Migration Information Source
High-skilled immigration represents a potential major benefit to Czechia, which has undergone rapid economic growth since the transition from communism. The arrival of hundreds of thousands of new Ukrainians, many of whom are well educated, marks a moment for the country to re-evaluate its integration policies, as this article details.
Petty Officer 2nd Class Sean Hur/DOD
Want to check a fact about U.S. immigration? Interested in putting recent trends into perspective? This article compiles authoritative, up-to-date information about the U.S. immigrant population and how it has changed over time. Data cover immigrants' demographic, educational, and linguistic characteristics; their top states of residence; enforcement activities; refugees and asylum seekers; naturalization trends; visa backlogs; and more.
A political crisis marked by Nicaraguan President Daniel Ortega’s growing authoritarianism has sparked the largest emigration in the country’s modern history. Hundreds of thousands have fled, including intellectuals, artists, and academics. They increasingly are heading beyond the traditional destination of Costa Rica, to the United States and beyond, as this article details.
Can haphazard, unplanned climate displacement be turned into voluntary, safe migration? Projects explicitly aimed at addressing internal and international climate migration are rare, but development organizations increasingly are turning their attention to supporting them. This article catalogues climate mobility projects around the world and examines their primary goals, whether to support the movement or stay of people or help at destination.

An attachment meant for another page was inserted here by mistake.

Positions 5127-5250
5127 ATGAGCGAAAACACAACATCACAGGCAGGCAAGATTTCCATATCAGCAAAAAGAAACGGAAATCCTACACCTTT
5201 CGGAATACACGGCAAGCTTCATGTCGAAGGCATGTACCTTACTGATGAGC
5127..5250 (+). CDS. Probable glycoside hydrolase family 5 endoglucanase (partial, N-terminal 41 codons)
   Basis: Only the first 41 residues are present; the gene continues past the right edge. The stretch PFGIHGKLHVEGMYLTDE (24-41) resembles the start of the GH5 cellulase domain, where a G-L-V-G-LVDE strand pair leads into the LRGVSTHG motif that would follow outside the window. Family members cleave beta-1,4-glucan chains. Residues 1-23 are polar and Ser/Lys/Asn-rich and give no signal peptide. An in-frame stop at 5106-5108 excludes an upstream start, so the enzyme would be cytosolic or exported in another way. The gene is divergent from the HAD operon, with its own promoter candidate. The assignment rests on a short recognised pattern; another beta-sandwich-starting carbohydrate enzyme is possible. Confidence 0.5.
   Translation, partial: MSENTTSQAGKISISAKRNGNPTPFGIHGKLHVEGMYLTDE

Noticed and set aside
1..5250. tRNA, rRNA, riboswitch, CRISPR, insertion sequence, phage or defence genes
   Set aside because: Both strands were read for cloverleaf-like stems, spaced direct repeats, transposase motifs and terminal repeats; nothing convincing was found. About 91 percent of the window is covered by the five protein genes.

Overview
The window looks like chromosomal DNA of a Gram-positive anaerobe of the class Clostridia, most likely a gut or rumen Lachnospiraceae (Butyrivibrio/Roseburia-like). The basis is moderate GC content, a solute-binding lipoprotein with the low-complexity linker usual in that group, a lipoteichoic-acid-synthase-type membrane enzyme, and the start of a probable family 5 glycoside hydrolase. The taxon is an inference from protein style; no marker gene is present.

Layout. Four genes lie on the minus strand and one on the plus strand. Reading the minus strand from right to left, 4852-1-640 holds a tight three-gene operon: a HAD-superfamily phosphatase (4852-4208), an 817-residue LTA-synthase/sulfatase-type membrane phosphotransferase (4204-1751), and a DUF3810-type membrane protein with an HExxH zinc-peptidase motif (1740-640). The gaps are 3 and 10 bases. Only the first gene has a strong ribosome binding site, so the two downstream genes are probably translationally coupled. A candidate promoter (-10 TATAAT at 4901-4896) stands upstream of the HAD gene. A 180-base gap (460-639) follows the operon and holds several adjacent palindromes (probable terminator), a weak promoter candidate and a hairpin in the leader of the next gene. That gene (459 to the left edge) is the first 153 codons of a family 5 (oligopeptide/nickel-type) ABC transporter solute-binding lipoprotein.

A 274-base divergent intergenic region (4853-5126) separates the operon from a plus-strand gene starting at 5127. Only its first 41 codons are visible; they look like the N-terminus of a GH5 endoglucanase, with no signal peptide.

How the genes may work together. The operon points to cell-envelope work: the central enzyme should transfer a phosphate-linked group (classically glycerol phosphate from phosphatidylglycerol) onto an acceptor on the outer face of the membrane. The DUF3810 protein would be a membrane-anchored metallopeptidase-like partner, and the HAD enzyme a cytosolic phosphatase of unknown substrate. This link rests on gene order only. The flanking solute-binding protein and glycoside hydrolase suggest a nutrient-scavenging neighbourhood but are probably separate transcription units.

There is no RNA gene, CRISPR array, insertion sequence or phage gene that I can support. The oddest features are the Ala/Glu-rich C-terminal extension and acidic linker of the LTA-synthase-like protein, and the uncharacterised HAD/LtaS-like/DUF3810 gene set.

Pandemic-related U.S. policies have led to more than 2.6 million migrant expulsions at the U.S.-Mexico border, expanded public benefits to cover millions more U.S. residents, and offered free COVID-19 vaccines and treatment. Many of these policies are now likely to end as the Biden administration in May 2023 formally declares the pandemic to be over, although what comes next remains unclear.
© UNHCR/Nicolo Filippo Rosso
Venezuelans comprise one of the fastest-growing immigrant groups in the United States, nearly tripling in size from 2010 to 2021. Much of this migration has been fueled by crisis in Venezuela, where political unrest and economic strife have caused millions to flee since 2015, most remaining in Latin America. Venezuelan immigrants are far more likely than the overall foreign- and U.S.-born populations to have a college degree. Take an in-depth look at this immigrant population.